Pediatric Surgery, AlSadik Hospital, Qatif, Saudi Arabia
Cloacal exstrophy is an extremely rare and major birth defect representing the severe end of the spectrum of the exstrophy-epispadias complex (Fig. 18.1).
Clinical photograph showing the components of the cloacal exstrophy
It is also called vessico-intestinal fissure.
The exact incidence of cloacal exstrophy is not known but the estimated prevalence ranges from 1 in 50,000 to 250,000 live births.
It is more common in males than females (a male-female ratio of 2:1).
Cloacal exstrophy, is also called the OEIS Complex:
E: Exstrophy of the cloaca
I: Imperforate Anus
S: Spinal Defects
Clinically, patients with cloacal exstrophy present at birth and it is characterized by the followings spectrum of anomalies (Figs. 18.2, 18.3, 18.4, 18.5, and 18.6):
Figs. 18.2 and 18.3
Clinical photographs showing two patients with cloacal exstrophy. Note the difference in the size of omphalocele and also the extent of the exstrophied ileo-cecal region
Figs. 18.4 and 18.5
Clinical photographs showing cloacal exstrophy in two patients. Note the absence of omphalocele in the first one and associated anorectal agenesis in the second one
A clinical photograph showing cloacal exstrophy. Note the associated anorectal agenesis
Two exstrophied hemibladders
These are separated by a foreshortened hindgut or cecum
The hindgut is often blind-ending resulting in an imperforate anus.
This extrophied ileo-cecal region presents between the two hemi bladders (the “elephant trunk” appearance).
The associated omphalocele may be major or minor and sometimes no associated omphalocele.
The symphysis pubis is widely separated
The pelvis is often asymmetrically shaped
The genitalia (ambiguous genitalia):
In males, the penis is divided into two halves usually located separately on either side of the bladder plates with the adjacent scrotal halves.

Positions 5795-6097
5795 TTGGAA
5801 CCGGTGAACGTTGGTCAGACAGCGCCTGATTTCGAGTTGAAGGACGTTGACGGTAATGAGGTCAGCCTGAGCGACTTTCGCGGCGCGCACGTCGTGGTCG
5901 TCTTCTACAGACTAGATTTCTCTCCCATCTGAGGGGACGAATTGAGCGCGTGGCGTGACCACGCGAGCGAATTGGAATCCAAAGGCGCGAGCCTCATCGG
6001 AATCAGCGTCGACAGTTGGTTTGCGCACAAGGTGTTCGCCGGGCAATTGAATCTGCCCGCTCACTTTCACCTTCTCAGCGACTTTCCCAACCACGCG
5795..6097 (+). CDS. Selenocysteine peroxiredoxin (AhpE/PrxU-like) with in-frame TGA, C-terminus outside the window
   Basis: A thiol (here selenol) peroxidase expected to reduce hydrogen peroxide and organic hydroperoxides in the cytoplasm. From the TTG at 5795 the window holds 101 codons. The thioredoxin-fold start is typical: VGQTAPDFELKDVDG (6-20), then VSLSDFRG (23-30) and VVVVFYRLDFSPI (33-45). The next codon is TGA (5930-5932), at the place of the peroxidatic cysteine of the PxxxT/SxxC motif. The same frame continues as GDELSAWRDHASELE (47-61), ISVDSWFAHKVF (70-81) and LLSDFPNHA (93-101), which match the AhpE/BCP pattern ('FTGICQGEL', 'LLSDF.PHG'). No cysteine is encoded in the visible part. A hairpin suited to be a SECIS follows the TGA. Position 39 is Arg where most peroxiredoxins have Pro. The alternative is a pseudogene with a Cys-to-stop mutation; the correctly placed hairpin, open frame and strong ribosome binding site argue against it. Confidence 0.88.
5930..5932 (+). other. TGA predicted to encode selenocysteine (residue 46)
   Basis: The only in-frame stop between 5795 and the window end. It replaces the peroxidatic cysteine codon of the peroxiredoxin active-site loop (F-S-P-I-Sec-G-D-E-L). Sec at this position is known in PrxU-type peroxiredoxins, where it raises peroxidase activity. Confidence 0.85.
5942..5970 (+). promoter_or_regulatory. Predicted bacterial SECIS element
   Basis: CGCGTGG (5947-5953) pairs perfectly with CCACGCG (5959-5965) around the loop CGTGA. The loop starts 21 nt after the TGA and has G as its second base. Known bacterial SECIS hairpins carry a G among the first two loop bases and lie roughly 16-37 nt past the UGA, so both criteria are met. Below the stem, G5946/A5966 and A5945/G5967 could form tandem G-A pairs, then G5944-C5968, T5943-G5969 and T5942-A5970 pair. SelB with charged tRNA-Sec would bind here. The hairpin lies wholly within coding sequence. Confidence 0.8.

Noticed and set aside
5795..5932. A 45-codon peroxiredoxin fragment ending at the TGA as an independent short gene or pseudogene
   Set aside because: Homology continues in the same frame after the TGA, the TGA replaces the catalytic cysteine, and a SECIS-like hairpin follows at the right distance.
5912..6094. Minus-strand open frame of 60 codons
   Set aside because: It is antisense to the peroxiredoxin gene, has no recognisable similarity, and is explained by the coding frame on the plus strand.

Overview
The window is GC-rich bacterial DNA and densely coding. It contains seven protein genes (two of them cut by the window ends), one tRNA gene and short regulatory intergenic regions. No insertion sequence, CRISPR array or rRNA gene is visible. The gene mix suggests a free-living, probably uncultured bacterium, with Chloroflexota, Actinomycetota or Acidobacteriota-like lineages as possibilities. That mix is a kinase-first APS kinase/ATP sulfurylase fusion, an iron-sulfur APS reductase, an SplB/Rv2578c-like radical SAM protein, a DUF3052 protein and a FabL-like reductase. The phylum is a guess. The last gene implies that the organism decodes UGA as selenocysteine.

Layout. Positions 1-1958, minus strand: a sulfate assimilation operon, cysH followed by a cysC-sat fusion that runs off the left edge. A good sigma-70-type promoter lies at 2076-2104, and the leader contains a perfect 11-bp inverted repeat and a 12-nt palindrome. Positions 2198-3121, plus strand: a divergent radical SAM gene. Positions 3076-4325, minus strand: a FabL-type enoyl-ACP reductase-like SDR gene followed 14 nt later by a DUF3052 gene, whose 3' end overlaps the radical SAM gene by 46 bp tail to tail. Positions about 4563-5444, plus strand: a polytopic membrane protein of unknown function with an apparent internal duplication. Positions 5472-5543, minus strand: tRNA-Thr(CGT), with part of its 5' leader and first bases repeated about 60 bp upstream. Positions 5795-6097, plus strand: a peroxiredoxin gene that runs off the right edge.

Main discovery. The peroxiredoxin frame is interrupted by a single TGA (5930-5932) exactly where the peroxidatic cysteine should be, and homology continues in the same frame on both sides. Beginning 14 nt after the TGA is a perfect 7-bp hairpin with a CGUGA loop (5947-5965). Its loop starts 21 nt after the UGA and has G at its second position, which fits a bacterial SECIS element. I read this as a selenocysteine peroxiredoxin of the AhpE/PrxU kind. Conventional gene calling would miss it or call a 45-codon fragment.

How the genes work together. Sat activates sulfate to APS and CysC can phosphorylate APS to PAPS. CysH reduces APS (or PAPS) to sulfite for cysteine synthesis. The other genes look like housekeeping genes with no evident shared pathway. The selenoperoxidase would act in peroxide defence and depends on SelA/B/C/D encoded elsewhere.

In females, the clitoris is divided into two haves usually located separately on either side of the bladder plates with the adjacent part.
Duplication of the vagina and uterus
18.2 Etiology and Pathogenesis
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The exact etiology of cloacal exstrophy is not known.
Several theories have been proposed to explain the pathogenesis of cloacal exstrophy but none of them can fully explain the spectrum of anomalies seen in cloacal exstrophy.
The most accepted theory is that cloacal exstrophy results from premature rupture of the cloacal membrane prior to caudal migration of the urorectal septum, and failure of fusion of the genital tubercles.
The urorectal septum divides the cloaca into an anterior urogenital sinus and a posterior anorectal canal.
This occurs around the fourth week of intrauterine life and simultaneously, the cloacal membrane is invaded by lateral mesodermal folds.
It is postulated that if this mesodermal invasion does not occur, the infraumbilical cloacal membrane persists leading to poor lower abdominal wall development.
The cloacal membrane eventually ruptures but if this happens prior to the descent of the urorectal septum which happens at 6–8 weeks of gestation, then cloacal exstrophy results.
Cloacal exstrophy develops as a result of:
Failure of the urorectal septum to develop and divides the urogenital sinus anteriorly from the rectum posteriorly.
Failure of the mesoderm forming the infraumbilical abdominal wall to proliferate and form the lower abdominal wall
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